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FRC Seminar: William "Red" Whittaker
Landing the Lunar X Prize: Rovers and Rockets from CMU to the Moon

William "Red" Whittaker
Robotics Institute, Carnegie Mellon University

January 22, 2013, 4:30pm-5:30pm, GHC 4307

Moon exploration was once a space race and pinnacle of human adventure. Technology has now brought that within reach of agile, resourceful robotics. Missions once characterized dust and rocks, but completely missed the treasures of ice and caves. These invaluable and very new discoveries are compelling next-step missions for robots to reach and characterize these great resources. We are embarked on those explorations as contexts for discovery, enterprise and technical inquiry. The ice lies under, not on the polar surface, and the caves are accessible only by descent of immense holes. The technical and operational robotics challenges are profound and worthy.

This talk presents the motivations and means for robotic exploration of lunar ice and caves, then delves into the enabling technologies and related research we are pursuing to address them. Our lander is a robot with rockets that is guided with unprecedented accuracy and economy by terrain-registered navigation. Our rover is fast, durable and feature-rich by any exploration standard. Polar operations require innovative navigation in grazing light, night survival, and autonomy for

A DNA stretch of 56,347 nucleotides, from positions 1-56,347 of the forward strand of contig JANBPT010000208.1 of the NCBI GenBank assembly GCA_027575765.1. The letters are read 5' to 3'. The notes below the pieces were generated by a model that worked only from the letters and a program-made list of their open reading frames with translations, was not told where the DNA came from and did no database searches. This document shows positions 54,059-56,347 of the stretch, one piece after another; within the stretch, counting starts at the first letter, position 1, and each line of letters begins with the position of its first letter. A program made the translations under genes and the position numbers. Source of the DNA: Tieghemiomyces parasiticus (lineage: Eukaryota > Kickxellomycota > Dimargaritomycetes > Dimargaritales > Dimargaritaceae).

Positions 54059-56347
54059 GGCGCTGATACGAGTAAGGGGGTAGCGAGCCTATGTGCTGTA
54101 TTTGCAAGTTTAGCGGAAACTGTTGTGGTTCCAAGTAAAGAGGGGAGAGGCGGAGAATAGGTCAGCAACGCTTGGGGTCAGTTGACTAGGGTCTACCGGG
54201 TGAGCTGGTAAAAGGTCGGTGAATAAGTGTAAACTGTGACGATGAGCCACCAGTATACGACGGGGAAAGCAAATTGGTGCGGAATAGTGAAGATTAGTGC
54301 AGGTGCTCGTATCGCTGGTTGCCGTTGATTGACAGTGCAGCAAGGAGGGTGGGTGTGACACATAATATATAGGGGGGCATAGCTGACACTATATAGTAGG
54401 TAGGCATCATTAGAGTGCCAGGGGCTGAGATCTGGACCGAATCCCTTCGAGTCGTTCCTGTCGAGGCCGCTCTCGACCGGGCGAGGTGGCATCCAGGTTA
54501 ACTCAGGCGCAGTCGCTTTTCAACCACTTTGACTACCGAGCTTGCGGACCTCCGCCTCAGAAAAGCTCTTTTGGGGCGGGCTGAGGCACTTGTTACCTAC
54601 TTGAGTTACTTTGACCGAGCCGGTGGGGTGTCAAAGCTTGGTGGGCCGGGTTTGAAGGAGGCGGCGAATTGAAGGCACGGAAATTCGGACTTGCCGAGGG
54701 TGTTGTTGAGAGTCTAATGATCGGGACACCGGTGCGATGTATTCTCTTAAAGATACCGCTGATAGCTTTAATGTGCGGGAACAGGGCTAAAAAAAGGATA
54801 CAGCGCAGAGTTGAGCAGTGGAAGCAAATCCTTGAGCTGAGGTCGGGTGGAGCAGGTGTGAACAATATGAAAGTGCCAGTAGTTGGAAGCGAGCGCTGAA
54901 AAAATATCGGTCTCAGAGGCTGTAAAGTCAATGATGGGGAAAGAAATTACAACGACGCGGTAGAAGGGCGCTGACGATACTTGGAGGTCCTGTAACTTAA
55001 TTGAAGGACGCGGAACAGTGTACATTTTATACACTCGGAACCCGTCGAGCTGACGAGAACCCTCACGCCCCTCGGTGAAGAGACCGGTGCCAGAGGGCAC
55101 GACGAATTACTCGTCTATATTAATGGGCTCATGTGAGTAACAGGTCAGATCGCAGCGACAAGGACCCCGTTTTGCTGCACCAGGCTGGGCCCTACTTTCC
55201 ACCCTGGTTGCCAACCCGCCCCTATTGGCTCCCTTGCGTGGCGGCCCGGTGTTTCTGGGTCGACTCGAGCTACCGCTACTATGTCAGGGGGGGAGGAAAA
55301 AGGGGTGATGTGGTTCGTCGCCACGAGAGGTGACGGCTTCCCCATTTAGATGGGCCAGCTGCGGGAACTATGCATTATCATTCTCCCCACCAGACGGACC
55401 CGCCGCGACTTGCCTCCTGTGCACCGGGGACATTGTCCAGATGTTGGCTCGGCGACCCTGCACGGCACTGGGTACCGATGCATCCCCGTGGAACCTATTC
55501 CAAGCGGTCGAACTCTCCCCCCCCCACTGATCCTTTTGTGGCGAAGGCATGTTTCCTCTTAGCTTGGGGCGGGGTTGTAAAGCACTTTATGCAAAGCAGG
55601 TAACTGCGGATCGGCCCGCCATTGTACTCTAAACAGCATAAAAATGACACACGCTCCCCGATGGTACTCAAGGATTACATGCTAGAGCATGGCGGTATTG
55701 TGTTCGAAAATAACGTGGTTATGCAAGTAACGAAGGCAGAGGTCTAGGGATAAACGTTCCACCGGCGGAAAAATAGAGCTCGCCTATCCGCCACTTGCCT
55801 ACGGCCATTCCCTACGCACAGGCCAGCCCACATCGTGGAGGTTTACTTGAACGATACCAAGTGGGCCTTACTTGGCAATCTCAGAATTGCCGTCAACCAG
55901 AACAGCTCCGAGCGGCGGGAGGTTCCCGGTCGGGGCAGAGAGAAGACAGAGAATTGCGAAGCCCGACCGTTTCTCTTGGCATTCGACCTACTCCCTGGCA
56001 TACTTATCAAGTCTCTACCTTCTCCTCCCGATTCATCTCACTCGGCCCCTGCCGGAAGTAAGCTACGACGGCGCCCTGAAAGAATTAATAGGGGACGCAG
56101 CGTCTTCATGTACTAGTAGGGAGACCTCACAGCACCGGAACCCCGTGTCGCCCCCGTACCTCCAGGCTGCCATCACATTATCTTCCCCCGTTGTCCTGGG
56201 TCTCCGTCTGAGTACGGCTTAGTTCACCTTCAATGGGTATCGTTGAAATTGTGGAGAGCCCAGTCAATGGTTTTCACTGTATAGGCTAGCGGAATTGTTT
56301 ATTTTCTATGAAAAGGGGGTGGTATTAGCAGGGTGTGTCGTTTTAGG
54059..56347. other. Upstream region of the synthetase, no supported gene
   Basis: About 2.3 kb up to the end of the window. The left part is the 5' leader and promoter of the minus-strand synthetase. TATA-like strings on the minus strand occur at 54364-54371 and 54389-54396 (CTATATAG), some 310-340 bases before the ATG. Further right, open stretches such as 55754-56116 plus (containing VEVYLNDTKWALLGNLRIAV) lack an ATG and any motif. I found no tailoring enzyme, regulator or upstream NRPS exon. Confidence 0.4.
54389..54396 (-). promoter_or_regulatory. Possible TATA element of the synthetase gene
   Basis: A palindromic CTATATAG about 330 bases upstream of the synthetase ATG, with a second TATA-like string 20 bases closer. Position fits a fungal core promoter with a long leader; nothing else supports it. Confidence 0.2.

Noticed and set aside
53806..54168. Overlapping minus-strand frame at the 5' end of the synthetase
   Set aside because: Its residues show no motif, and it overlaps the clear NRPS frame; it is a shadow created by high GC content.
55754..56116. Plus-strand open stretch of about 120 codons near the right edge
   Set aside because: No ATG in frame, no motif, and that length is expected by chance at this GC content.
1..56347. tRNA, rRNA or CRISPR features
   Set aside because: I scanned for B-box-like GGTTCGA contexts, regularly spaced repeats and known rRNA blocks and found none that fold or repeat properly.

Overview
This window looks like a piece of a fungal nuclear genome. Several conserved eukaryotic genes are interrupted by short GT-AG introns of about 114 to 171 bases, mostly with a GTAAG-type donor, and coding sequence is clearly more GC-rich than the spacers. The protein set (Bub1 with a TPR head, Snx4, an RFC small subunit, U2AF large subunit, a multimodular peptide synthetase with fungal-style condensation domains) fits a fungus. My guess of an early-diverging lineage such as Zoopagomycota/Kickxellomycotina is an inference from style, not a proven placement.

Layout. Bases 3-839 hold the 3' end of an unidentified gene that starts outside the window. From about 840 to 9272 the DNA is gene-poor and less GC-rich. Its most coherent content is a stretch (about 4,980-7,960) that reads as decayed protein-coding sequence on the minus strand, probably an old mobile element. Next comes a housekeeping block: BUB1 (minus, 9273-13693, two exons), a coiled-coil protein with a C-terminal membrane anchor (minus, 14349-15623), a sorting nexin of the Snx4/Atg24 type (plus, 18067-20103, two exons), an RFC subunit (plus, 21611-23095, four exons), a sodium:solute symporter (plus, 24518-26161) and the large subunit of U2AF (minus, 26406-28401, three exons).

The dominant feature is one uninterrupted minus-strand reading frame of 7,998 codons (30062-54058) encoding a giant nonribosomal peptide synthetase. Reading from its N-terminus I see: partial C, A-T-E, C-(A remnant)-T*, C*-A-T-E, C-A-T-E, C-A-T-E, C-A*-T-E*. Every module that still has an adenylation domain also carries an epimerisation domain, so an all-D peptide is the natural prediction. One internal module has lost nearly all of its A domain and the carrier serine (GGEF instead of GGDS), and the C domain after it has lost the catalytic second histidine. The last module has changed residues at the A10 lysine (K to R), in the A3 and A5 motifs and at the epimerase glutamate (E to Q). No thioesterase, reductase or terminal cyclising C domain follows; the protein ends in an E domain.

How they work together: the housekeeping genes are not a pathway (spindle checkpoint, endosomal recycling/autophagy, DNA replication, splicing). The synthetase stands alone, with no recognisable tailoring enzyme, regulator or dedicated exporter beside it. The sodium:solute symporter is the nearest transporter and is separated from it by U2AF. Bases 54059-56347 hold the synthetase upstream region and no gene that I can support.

Earth-shadowing and recoveries. Cave exploration is even bolder technology.

Our launch is in 2015 - about a thousand days from now. The research is meritorious in its own right, but much future opportunity and enterprise hangs on success of the first exploration. Success requires robustness and reliability, but without the heavy process, top-down resources, or decade-long timeframe of traditional missions.

Speaker Biography

William “Red” Whittaker is the Fredkin University Professor of Robotics at Carnegie Mellon's Robotics Institute. He has developed dozens of robots, breaking new ground in autonomous vehicles, field robotics, space exploration, mining and agriculture. Whittaker developed the robots that cleaned up the Three-Mile Island nuclear accident. His ground vehicles have driven thousands of autonomous miles. Whittaker won DARPA's $2 million Urban Challenge. His HUMVEEs finished second and third in DARPA's Grand Challenge desert race. Whittaker is competing for the $20-million Google Lunar X Prize for privately landing a robot on the moon.